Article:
“I’ll wipe away all trivial fond records, all saws of books, all forms, all pressures past that youth and observation copied there, and thy commandment all alone shall live” Hamlet says, after the ghost reveals that King Hamlet was murdered by Claudius. It is all very dramatic, very intense, and the audience is leaning forward in barely concealed anticipation, waiting, watching intently. What will Hamlet do next? They can practically imagine Hamlet, sword in hand, stabbing Claudius and fulfilling his revenge mission, for Hamlet appears very much committed to fulfilling his father’s wishes. Hamlet has said “Now to my word”. It will be quick.
And yet, the audience must wait four more Acts for Hamlet to finally kill Claudius. He is labelled ‘a contradiction’ for being guilty of saying one thing but acting in a different way. Witness Ophelia’s funeral in Act V Scene I: here, Hamlet confesses “I loved Ophelia”, yet this is the same man who rejected her “I loved you not”, calling her a “jig”, “ample” and “lisp” and accusing her of hypocrisy “God has given you one face, and you make yourself another”. The Hamlet we see in this ‘nunnery’ scene is radically different to the Hamlet in Scene V, who claims that “forty thousand brothers could not, with all their quantity of love, make up my sum”. However, this is not the only instance of Hamlet contradicting himself- let us take a look at some other examples:
Piotr Sadowsk, in “Dynamism of Character in Shakespeare’s Mature Tragedies” writes:
“Hamlet’s conciliatory address to Laertes before their duel… the prince offers an extraordinarily accurate self-analysis of his transitional, exostatic character, as broad as Laertes’s static character is narrow. Hamlet acknowledges the contradictory impulses in his personality: his present static regret and appeal to Laertes’s forgiveness (“Give me your pardon, sir. I have done you wrong.” 5.2.222) and his former exodynamic “madness”… from which Hamlet now distances himself”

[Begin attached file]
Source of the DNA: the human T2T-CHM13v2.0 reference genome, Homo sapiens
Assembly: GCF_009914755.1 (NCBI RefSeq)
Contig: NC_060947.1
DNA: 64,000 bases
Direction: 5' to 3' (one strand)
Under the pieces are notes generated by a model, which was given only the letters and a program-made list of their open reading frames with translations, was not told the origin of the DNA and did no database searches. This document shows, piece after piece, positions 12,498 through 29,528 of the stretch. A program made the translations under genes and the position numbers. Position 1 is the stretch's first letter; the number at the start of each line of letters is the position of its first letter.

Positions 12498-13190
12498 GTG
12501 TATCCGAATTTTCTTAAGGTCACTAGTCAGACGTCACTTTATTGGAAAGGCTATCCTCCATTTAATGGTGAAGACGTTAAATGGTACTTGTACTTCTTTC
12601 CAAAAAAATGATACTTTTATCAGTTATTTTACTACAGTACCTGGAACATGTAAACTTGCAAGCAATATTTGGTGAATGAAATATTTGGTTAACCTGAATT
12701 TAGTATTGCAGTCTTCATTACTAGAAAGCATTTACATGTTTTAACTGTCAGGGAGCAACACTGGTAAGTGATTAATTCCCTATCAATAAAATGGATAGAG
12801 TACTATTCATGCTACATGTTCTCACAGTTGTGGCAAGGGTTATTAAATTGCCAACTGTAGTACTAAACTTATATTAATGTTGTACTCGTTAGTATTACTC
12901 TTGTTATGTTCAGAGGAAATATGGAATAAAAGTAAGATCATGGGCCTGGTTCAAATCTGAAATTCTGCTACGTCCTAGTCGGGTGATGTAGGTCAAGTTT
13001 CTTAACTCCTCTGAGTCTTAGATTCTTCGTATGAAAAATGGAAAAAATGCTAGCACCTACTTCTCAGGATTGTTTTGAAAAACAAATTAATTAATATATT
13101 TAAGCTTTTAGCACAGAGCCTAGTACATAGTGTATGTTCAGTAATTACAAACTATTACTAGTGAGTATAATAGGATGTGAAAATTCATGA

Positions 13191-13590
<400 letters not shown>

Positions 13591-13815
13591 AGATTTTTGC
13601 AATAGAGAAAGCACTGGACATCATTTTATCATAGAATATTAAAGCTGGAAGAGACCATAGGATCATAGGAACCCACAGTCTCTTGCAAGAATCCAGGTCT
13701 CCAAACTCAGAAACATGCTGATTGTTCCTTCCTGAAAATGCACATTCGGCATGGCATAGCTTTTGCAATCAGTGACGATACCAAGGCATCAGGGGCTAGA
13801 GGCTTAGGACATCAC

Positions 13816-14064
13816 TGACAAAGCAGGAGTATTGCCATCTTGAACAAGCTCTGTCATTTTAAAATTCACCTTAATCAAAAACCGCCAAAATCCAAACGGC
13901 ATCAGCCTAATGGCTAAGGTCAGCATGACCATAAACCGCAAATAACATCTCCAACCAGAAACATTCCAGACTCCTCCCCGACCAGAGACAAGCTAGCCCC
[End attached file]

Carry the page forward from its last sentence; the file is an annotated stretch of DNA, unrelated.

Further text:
However, arguably, it would be wrong to see Hamlet’s contradictory characteristics as wholly negative faults. Hamlet’s contradictions arguably make him more complex, more realistic, more human. Hamlet is, like any one in the world, a mystery. In effect, we can see Hamlet in full colour- he is not fixed in character or thought, but rather, like us, he evolves, learns, changes. Though he is a fictional character, he is realistic enough in our minds.
Perhaps this is merely a modern way of looking at things, but each version of Hamlet is different depending on your perception of him. It is this complexity that surrounds the whole play- “Hamlet” itself is a puzzle, it is covered in layers, surrounded by an air of intrigue; its true message is a secret perhaps only Shakespeare knows. One might find faults with Hamlet, with the play itself, but you can fault all works of art. It is the contradictions in Hamlet which, rather than spoil his character, actually enrich it.
I would love to hear what you think! Do you know any other examples of Hamlet being contradictory in the play?
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